A new and more ambitious climate policy for Norway

The Norwegian Government will present a White Paper on a New Norwegian Commitment for the Period After 2020. The Paper will discuss the suggested commitment, the reasoning behind the reduction target and how it can be fulfilled.

The Norwegian government suggests that Norway by 2030 reduce greenhouse gas emissions by at least 40 per cent compared to the 1990 level. The EU is leading the way in the efforts to combat anthropogenic climate change. The Norwegian government aims for Norway to join the EU 2030 framework for climate policies in order for Norway and the EU to jointly fulfil their climate targets.

- There is a need to transform the Norwegian society. An important reason is the need to reduce global greenhouse gas emissions in order to avoid dangerous, anthropogenic climate change. At the climate change negotiations in Paris in December, Norway and the world needs to take brave new steps towards a low-carbon economy, says Norwegian Prime Minister Erna Solberg.

Under the second commitment period of the Kyoto Protocol, Norway is committed to reducing global emissions of greenhouse gases equivalent to 30 per cent of Norwegian emissions by 2020 compared to 1990. Norway will now submit to the UN its 2030 climate targets. In the White Paper about a New Norwegian Commitment for the Period After 2020, the Government will suggest a commitment that will increase the level of ambition in Norwegian climate policies.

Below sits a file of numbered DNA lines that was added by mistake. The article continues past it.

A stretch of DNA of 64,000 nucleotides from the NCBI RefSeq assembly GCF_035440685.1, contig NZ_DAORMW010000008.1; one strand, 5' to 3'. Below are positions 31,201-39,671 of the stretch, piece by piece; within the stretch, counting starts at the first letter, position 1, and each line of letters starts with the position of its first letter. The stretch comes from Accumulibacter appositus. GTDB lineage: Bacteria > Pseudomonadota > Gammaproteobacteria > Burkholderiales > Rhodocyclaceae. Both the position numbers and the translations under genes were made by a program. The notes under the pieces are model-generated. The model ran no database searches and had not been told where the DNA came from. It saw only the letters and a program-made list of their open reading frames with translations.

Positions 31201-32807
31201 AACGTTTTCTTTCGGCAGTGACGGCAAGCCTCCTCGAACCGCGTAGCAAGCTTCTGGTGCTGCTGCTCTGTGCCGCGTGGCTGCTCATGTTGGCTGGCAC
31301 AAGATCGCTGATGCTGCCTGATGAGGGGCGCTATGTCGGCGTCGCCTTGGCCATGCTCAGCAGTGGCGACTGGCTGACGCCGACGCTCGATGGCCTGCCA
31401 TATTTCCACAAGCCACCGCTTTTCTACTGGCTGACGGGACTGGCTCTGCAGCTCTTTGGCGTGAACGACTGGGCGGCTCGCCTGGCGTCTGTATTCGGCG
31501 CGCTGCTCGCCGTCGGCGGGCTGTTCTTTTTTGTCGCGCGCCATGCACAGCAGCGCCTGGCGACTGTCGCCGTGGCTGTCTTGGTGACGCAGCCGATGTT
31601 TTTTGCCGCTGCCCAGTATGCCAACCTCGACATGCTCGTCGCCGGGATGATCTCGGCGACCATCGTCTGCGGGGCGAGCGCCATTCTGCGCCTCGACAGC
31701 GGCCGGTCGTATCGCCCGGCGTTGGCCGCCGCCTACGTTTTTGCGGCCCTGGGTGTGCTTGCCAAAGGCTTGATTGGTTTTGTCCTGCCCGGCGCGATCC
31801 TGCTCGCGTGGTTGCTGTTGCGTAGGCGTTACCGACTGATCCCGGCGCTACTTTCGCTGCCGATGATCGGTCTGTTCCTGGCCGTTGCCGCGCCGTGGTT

Prime Minister Erna Solberg says: Norway will reduce emissions by at least 40 per cent by 2030. This will increase the level of ambition in Norwegian climate policies.

The Norwegian climate target will be in line with the overall target to avoid an increase in global average temperature of more than two degrees Celsius compared to pre-industrial levels.

Co-operation with the EU on a joint fullfillment
The suggested Norwegian target is in line with the EU’s climate targets. Norway will take the initiative to enter into an agreement with the EU about a joint fulfilment of the targets, based on the EU’s framework for climate policies.

- We are suggesting a reduction commitment for Norway that is equally ambitious as the EU commitment. With our suggestion there will be a need to reduce domestic emissions, requiring a will to make use of more potent climate measures in the years to come, says Minister of Climate and Environment Tine Sundtoft.

The EU has decided that the emissions that are covered by the European Emission Trading Scheme (EU ETS) are to be reduced by 43 per cent in 2030 compared to 2005. This will be achieved by gradually reducing the number of available allowances in the scheme. Approximately half of Norwegian emissions – mostly businesses – are covered by the EU ETS. Norwegian enterprises taking part in the EU ETS will therefore contribute to reducing emissions within this scheme in the same way as businesses located in other parts of the scheme.